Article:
We would like to thank Dr. A. Goenka for the sincere response to our case report of disseminated cysticercosis and taeniasis in a Japanese traveler. As cited in that report, the occurrence of neurocysticercosis (NCC) among international travelers is quite low, with the most prevalent form a single parenchymal cyst.1 Although a diagnosis of NCC is usually based on detection of specific antibodies against Taenia solium antigens in neuroimaging and/or serological findings, the majority of these cases do not show typical findings and serology is not always useful for a solitary cyst.2 Because our patient was presented with a disseminated form of the disease, a quite rare type of NCC found in international travelers, we were able to make a rapid and accurate diagnosis.
As also mentioned in the case presentation, the patient had stayed with a local host family and was treated with hospitality, including daily meals that often included grilled pork. We agree with Dr. Goenka and speculate that ingestion of pork containing cysticerci was the route through which our patient became a T. solium carrier.
Our primary point of interest in this case was the pathogenesis of disseminated cysticercosis. The patient was considered to initially become a carrier by ingesting pork, which then resulted in cysticerci dissemination as autoinfection by eggs released from the internal tapeworm. A common type of human transmission of T. solium eggs is through fecal–oral contamination from the feces in tapeworm carriers in close proximity to the infected individual.3 However, we think that this mode of infection was not likely in this case, because no one near the patient, including the host family members, were apparently ill or showed evidence of cysticercosis. In addition, contamination in the environment including food and water usually results in exposure to a small number of eggs, which accounts for the high prevalence of cases with a single enhancing lesion in India.4 In consideration of the multiple lesions seen in our patient; autoinfection seems to be the likely transmission route of the eggs. Thus, we speculate that internal autoinfection (regurgitation of gravid proglottides into the stomach) rather than external autoinfection might have been the reason for the disseminated cysticercosis in this case, though we were not able to confirm the actual transmission route.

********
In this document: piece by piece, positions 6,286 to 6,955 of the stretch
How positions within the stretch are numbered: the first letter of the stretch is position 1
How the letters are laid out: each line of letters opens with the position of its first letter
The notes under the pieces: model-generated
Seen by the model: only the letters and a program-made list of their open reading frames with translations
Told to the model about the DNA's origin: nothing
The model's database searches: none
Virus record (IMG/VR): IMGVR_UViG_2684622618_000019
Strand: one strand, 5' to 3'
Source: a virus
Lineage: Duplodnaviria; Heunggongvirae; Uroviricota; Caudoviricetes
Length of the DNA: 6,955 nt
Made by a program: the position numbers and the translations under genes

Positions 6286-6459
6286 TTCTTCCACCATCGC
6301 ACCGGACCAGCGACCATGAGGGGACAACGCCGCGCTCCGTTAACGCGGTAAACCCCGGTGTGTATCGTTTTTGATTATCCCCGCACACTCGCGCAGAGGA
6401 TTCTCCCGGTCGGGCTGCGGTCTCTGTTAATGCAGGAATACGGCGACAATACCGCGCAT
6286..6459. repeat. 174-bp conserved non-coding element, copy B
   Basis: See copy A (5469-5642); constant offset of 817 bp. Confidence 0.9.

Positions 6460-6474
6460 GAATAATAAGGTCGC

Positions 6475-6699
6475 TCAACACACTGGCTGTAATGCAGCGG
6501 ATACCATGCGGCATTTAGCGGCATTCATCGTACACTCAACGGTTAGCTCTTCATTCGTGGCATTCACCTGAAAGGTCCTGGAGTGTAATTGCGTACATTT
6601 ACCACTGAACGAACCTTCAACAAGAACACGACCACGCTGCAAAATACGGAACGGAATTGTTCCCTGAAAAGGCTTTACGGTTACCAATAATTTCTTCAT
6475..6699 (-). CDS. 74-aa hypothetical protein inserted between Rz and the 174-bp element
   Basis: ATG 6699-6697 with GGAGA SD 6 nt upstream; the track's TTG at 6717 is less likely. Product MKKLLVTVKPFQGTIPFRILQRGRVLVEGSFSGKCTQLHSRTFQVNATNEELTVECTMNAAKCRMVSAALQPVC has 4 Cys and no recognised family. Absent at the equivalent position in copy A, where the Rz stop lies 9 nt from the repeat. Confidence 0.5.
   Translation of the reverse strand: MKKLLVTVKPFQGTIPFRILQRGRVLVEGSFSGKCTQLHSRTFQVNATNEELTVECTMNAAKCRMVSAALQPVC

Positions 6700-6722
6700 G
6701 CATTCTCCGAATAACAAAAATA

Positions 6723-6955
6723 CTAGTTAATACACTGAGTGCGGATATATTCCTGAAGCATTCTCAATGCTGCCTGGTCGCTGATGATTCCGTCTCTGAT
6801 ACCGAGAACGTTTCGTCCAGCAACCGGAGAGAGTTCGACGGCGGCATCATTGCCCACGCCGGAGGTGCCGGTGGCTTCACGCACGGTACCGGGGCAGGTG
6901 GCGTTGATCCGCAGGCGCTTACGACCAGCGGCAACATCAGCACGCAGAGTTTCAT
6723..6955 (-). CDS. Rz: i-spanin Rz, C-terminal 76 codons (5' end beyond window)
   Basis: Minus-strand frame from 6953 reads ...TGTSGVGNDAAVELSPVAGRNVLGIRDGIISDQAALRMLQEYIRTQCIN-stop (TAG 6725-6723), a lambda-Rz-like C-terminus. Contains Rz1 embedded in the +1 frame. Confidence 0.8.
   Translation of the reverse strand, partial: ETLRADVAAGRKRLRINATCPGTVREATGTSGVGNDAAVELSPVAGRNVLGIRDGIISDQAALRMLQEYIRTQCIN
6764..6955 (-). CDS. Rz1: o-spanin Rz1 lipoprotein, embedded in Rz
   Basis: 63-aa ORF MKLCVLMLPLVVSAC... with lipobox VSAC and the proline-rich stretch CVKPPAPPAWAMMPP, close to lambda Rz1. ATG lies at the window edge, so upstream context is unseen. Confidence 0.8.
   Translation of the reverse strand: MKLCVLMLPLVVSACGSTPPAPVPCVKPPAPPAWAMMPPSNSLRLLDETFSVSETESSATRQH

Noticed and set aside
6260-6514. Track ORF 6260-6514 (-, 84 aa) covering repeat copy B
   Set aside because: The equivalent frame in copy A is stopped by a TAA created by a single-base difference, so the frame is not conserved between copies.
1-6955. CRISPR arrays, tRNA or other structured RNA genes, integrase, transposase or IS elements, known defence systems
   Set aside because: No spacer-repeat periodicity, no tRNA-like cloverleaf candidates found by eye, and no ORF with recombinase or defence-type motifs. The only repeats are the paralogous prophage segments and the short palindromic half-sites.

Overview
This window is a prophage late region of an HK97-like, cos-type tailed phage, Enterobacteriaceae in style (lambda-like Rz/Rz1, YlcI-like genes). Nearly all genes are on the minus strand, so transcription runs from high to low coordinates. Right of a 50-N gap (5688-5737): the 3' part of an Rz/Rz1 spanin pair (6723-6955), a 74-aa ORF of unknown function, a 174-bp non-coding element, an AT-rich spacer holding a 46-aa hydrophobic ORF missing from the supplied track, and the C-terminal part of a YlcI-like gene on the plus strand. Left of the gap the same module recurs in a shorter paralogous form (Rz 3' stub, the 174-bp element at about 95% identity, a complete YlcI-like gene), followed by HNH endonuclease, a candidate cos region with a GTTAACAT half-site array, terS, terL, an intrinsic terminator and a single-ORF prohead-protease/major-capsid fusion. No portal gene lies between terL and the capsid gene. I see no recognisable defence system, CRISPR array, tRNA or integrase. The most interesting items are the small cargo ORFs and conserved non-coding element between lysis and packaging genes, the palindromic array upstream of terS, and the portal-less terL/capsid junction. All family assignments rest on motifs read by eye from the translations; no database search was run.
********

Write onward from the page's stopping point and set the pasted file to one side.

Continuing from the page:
Finally, we agree that whole-body magnetic resonance imaging (MRI) is a powerful tool for diagnosis and management of disseminated cysticercosis, and think that its widespread use would be very helpful.
Ito A, Takayanagui OM, Sako Y, Sato MO, Odashima NS, Yamasaki H, Nakaya K, Nakao M, 2006. Neurocysticercosis: clinical manifestation, neuroimaging, serology and molecular confirmation of histopathologic specimens. Southeast Asian J Trop Med Public Health 37 (Suppl 3): 74–81.
Garcia HH, Gonzales AE, Tsang VCW, Gilman RH, for the cysticercosis working group in Peru, 2006. Neurocysticercosis: some of the essentials. Pract Neurol 6: 288–297.
Garcia HH, Gonzalez AE, Rodriguez S, Tsang VC, Pretell EJ, Gonzales I, Gilman RH, 2010. Neurocysticercosis: unraveling the nature of the single cysticercal granuloma. Neurology 75: 654–658.